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Can mutual funds be too big to fail?

May 15, 2014 @ 11:16 am

By Mark Schoeff Jr.

Mary Jo White
+ Zoom
Mary Jo White (Bloomberg News)

If securities regulators designate asset management companies as potential sources of widespread disruption in the financial markets, it would reduce returns for investors by up to 25%, according to a report released Thursday.

The study, conducted by the American Action Forum, a conservative economic think tank, comes days before a May 19 forum at the Treasury Department that will explore whether large money managers pose a systemic risk.

The Financial Stability Oversight Council, comprised of 15 federal and state regulators, is considering whether to designate asset managers as so-called systemically important financial institutions, or SiFis. If they are put in that category, it could bring banking-style prudential regulation, and related capital requirements, to large mutual funds.

The AAF report assumed that asset managers would have to set aside 8% of capital, which would have to be “scraped off” of returns because the companies don't currently have capital reserves.

For a 25-year-old who makes an initial $10,000 investment in the largest mutual fund, the loss could amount to a $44,194 reduction in earnings over 40 years, the report said. For a 50-year-old investing in the largest fund, it could result in a loss of $17,796 over 15 years. The study focused on 14 mutual funds with more than $100 billion in assets, which would include Vanguard Group, Pimco, TIAA-CREF, Fidelity Investments and J.P. Morgan Chase & Co.

“It's clear that if the enhanced prudential supervision regime looks something akin to what is being discussed today, the impact on investors will be significant – especially for young investors with long investment time horizons,” the report states.

The Dodd-Frank financial reform law established the FSOC to monitor the overall health of the financial markets and to prevent firm failures like those that led to the 2008 financial market collapse. So far, FSOC has designated three nonbank companies as SiFis – AIG, GE Capital and Prudential Financial.

The asset management industry is trying to avoid a similar fate. Advocates argue that their business model is different from that of banks. They serve as agents for investors but do not risk their own assets or take on massive debt.

“It's extraordinarily rare to see asset managers go under or even be in distress,” said Tim Cameron, head of the asset management group and managing director of the Securities Industry and Financial Markets Association. “If there's a war in the Crimea, that risk is taken on by the investor. Asset managers are not leveraged like other financial players.”

Neil Simon, vice president of government relations at the Investment Adviser Association, also worries that FSOC may be misguided.

“We fear there is a fundamental misunderstanding of the asset management industry at Treasury,” Mr. Simon said. Prudential regulation “could in time trickle down to other advisers without regard as to whether they pose systemic risk,” he said.

Securities and Exchange Commission Chairman Mary Jo White, an FSOC member, seemed to be sympathetic toward the asset management sector at a May 14 Senate Appropriation subcommittee hearing.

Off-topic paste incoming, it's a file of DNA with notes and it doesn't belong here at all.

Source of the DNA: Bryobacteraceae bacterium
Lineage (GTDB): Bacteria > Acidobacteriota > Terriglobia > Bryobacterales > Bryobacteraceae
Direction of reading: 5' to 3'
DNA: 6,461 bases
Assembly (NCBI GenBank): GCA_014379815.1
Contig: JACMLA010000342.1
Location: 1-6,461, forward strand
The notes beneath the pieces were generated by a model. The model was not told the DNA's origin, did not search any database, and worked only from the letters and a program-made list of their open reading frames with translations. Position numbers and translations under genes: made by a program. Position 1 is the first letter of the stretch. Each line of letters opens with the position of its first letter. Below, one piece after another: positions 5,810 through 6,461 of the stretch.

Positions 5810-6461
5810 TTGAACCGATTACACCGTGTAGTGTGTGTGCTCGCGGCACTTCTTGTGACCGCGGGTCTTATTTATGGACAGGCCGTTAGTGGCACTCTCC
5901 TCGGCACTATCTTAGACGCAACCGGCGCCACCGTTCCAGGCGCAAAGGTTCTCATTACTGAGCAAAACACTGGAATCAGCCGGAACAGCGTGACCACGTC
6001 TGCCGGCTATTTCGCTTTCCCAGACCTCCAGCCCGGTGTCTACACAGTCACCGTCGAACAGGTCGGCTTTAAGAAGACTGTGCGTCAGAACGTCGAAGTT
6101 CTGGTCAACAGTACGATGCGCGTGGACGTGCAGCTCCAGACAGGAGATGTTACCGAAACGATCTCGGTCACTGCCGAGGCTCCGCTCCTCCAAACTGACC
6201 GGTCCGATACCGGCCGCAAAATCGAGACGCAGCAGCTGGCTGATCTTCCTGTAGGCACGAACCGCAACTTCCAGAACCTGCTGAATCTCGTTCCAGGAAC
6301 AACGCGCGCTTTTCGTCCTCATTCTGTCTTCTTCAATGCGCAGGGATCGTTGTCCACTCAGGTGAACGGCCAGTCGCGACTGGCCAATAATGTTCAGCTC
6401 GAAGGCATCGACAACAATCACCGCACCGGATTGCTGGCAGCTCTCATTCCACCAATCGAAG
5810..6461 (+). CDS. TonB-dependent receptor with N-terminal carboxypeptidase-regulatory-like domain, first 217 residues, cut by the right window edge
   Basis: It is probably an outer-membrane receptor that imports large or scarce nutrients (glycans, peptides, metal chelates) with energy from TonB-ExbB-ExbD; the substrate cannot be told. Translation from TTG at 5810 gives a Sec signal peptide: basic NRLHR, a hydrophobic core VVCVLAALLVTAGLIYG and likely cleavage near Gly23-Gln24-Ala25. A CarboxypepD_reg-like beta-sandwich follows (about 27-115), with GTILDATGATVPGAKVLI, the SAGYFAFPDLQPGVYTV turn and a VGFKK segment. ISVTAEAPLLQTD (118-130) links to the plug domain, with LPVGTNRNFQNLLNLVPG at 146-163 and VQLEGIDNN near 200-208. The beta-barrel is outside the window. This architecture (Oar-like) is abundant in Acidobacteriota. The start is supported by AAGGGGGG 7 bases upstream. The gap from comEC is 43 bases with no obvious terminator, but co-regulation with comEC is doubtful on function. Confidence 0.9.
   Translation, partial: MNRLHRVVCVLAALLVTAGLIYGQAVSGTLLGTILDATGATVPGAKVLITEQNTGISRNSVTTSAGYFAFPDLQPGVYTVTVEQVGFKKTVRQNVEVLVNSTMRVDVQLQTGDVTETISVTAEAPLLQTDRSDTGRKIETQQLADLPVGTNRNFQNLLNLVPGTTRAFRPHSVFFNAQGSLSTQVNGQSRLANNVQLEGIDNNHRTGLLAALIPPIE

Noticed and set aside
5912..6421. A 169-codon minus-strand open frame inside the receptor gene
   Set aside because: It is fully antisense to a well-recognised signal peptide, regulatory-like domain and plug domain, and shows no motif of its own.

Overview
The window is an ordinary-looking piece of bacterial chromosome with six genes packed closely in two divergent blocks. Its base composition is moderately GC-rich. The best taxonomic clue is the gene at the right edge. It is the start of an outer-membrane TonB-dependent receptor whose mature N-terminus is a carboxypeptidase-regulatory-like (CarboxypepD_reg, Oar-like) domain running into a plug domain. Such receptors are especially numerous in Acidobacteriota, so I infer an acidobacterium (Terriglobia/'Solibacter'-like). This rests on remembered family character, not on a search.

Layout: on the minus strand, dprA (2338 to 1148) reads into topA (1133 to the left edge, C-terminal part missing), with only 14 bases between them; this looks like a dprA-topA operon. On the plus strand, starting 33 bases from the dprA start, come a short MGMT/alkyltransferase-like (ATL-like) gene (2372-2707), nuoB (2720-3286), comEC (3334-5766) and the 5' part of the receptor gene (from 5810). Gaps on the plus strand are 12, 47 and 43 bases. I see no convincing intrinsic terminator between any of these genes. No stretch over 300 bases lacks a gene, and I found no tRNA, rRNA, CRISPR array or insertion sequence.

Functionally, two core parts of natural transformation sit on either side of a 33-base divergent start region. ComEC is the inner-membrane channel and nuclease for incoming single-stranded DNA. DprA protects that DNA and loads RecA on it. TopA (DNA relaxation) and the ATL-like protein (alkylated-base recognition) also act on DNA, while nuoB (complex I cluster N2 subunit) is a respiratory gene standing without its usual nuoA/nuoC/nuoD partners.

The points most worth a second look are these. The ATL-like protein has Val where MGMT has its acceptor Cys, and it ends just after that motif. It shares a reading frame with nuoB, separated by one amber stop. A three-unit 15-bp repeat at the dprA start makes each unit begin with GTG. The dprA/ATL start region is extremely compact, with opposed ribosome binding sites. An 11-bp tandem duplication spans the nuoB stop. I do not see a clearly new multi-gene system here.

“If these assets are not yours and not on your balance sheet, that's a very different situation before you to assess in terms of whether such an entity, if it were to fail, fails in any sense similar to a bank, which does carry positions on a balance sheet,” Ms. White said. “It's a critical distinction between asset managers and some other entities that have been considered.”

Ms. White has not taken a position on SiFi designation for asset managers. But other SEC commissioners have expressed doubt that it's appropriate.

Lawmakers have criticized the Office of Financial Research for ignoring the SEC in putting together a study released last September that suggested asset managers pose systemic risks.

In a May 13 letter to House Oversight and Government Reform Committee, Chairman Darrell Issa, R-Calif., a Treasury official said that the SEC was consulted extensively on the OFR report and that the FSOC's “judgment that asset management activities are worthy of examination is widely shared.”

“The OFR study was an initial data point that will be supplemented by additional analysis and engagement with industry and key stakeholders,” Alastair Fitzpayne, assistant Treasury Secretary for Legislative Affairs, wrote. “Only after evaluating and analyzing this information to determine the nature of any potential risk will the council take any policy actions.”

The May 19 forum is one way that the FSOC will try to gather more information. It will feature speakers from several large mutual funds – Pimco, BlackRock, Fidelity and State Street Corp. – as well as academics and other experts.

The session is being welcomed by mutual fund advocates as a way for them to communicate with FSOC. But Paul Schott Stevens, president and chief executive of the Investment Company Institute, said that where FSOC will go from there is a mystery.

“The FSOC process is opaque,” Mr. Stevens said in a conference call with reporters on Thursday. “I’m not sure I could tell you what the next steps will be. That’s part of the problem.”

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